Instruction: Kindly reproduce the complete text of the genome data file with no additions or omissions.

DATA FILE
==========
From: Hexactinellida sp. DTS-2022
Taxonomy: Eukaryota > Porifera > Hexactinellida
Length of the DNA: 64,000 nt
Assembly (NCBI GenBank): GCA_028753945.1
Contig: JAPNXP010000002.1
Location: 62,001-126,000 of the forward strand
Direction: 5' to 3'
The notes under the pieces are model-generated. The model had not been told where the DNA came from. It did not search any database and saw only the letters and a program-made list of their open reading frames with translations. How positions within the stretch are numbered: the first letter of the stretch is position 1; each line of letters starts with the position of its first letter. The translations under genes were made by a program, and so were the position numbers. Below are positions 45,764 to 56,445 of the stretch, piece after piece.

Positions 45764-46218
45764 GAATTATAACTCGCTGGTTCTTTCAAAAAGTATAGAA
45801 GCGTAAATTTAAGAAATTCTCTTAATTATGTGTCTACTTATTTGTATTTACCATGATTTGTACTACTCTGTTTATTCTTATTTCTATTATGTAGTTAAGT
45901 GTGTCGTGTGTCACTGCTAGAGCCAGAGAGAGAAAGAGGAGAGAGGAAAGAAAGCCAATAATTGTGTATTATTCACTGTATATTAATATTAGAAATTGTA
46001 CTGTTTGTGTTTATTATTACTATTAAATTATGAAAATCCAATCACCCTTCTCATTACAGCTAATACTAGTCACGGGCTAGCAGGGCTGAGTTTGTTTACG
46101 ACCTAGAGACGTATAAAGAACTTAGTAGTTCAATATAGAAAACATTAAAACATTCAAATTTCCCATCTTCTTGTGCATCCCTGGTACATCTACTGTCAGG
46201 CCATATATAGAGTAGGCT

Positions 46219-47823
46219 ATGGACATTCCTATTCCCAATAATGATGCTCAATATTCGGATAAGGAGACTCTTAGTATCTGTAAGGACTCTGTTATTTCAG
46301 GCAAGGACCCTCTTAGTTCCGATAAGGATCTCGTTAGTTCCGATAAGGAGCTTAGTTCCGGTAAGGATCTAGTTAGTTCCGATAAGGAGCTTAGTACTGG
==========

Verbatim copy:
From: Hexactinellida sp. DTS-2022
Taxonomy: Eukaryota > Porifera > Hexactinellida
Length of the DNA: 64,000 nt
Assembly (NCBI GenBank): GCA_028753945.1
Contig: JAPNXP010000002.1
Location: 62,001-126,000 of the forward strand
Direction: 5' to 3'
The notes under the pieces are model-generated. The model had not been told where the DNA came from. It did not search any database and saw only the letters and a program-made list of their open reading frames with translations. How positions within the stretch are numbered: the first letter of the stretch is position 1; each line of letters starts with the position of its first letter. The translations under genes were made by a program, and so were the position numbers. Below are positions 45,764 to 56,445 of the stretch, piece after piece.

Positions 45764-46218
45764 GAATTATAACTCGCTGGTTCTTTCAAAAAGTATAGAA
45801 GCGTAAATTTAAGAAATTCTCTTAATTATGTGTCTACTTATTTGTATTTACCATGATTTGTACTACTCTGTTTATTCTTATTTCTATTATGTAGTTAAGT
45901 GTGTCGTGTGTCACTGCTAGAGCCAGAGAGAGAAAGAGGAGAGAGGAAAGAAAGCCAATAATTGTGTATTATTCACTGTATATTAATATTAGAAATTGTA
46001 CTGTTTGTGTTTATTATTACTATTAAATTATGAAAATCCAATCACCCTTCTCATTACAGCTAATACTAGTCACGGGCTAGCAGGGCTGAGTTTGTTTACG
46101 ACCTAGAGACGTATAAAGAACTTAGTAGTTCAATATAGAAAACATTAAAACATTCAAATTTCCCATCTTCTTGTGCATCCCTGGTACATCTACTGTCAGG
46201 CCATATATAGAGTAGGCT

Positions 46219-47823
46219 ATGGACATTCCTATTCCCAATAATGATGCTCAATATTCGGATAAGGAGACTCTTAGTATCTGTAAGGACTCTGTTATTTCAG
46301 GCAAGGACCCTCTTAGTTCCGATAAGGATCTCGTTAGTTCCGATAAGGAGCTTAGTTCCGGTAAGGATCTAGTTAGTTCCGATAAGGAGCTTAGTACTGG